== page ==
Mo. lawmakers return to Capitol for annual veto session
Lawmakers are returning to Jefferson City for their annual veto session, which begins Wednesday at noon.
House and Senate leaders will attempt to override Governor Jay Nixon’s (D) veto of a bill that levies local sales taxes on out-of-state vehicle purchases. The issue has heated up, as Nixon’s supporters are running radio ads urging Missouri citizens to call their lawmakers and tell them not to override the Governor’s veto.
Nixon calls the bill a retroactive tax hike on anyone who’s bought a vehicle outside of Missouri this year, while GOP leaders say it will provide much-needed revenue to local police and fire departments and encourage car and boat buyers to shop in Missouri. Speaker Pro-tem Shane Schoeller (R, Willard) admits the chances of overriding the veto of the vehicle sales tax bill are slim.
"I think you're gonna have to have support of the (Democratic) party, and I think the Governor's been very strong that he'd prefer they not," Schoeller said. "(An override attempt will) have a very difficult time in getting passed, but never say never."
Lawmakers are also considering overriding the governor’s veto of a bill that would allow employers to deny contraceptive coverage if providing it goes against their religious beliefs.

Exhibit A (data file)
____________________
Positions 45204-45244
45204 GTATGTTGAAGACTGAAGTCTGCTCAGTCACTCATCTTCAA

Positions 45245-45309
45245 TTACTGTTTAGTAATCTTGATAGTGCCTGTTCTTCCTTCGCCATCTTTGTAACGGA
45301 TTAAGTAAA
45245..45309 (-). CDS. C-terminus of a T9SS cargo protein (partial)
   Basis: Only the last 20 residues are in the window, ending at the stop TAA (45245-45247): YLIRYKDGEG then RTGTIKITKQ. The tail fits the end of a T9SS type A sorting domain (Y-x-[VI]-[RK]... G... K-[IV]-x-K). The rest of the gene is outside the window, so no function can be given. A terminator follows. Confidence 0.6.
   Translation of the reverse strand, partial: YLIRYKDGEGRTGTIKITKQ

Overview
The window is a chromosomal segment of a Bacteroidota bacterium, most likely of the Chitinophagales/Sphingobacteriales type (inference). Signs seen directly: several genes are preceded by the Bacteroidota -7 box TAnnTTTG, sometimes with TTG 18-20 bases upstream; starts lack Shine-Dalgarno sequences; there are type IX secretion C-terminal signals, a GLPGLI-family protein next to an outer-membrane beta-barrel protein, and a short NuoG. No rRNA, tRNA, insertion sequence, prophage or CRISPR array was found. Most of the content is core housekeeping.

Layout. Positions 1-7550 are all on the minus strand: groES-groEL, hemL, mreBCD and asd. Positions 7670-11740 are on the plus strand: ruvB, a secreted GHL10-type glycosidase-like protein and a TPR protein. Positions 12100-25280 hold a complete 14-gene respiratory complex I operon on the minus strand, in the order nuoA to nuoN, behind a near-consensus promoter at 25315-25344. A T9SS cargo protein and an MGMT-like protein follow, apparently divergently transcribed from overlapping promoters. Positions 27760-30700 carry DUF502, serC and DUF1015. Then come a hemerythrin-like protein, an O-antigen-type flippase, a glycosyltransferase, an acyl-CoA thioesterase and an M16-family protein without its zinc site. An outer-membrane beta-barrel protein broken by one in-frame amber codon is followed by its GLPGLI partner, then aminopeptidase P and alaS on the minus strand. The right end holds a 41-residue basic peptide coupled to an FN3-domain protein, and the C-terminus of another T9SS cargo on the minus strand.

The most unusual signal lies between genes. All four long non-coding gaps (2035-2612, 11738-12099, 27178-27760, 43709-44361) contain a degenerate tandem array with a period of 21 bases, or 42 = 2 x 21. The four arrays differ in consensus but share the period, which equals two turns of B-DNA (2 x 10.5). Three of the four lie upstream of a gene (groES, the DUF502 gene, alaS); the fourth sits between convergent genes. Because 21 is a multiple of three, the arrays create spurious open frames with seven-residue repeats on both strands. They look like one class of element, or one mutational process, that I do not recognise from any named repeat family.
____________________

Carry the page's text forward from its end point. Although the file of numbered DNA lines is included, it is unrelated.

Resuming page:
The one-day session will also mark the last hurrah for 24 House members and nine Senators who are leaving due to term limits. Among those making their final appearances in chamber is Senator Jason Crowell. The Cape Girardeau Republican is probably best known for his opposition to expanding tax credits and working instead to either eliminate them or to make them subject to each year’s state budget. The Senate is also losing President Pro-tem Rob Mayer (R, Dexter) because of term limits. He's running for a Circuit Judge slot in Stoddard County. And the Senate's top Democrat, Minority Floor Leader Victor Callahan of Independence, is also leaving because of term limits.
Two other Senators are leaving for other reasons. Jane Cunningham (R, Chesterfield) chose not to seek re-election after her Senate district was moved to the Kansas City area, and Robin Wright-Jones (D, St. Louis) lost her bid for a second term when she was defeated in the Democratic primary by State Representative Jamilah Nasheed (D, St. Louis). Nasheed faces no opposition in November and is set to take office in January.
In the House, term-limited former House Speaker Steven Tilley has already left office, and House members are expected to elect Majority Floor Leader Tim Jones (R, Eureka) before taking up veto business. Schoeller is currently filling in as Speaker until then; he is also running for Secretary of State.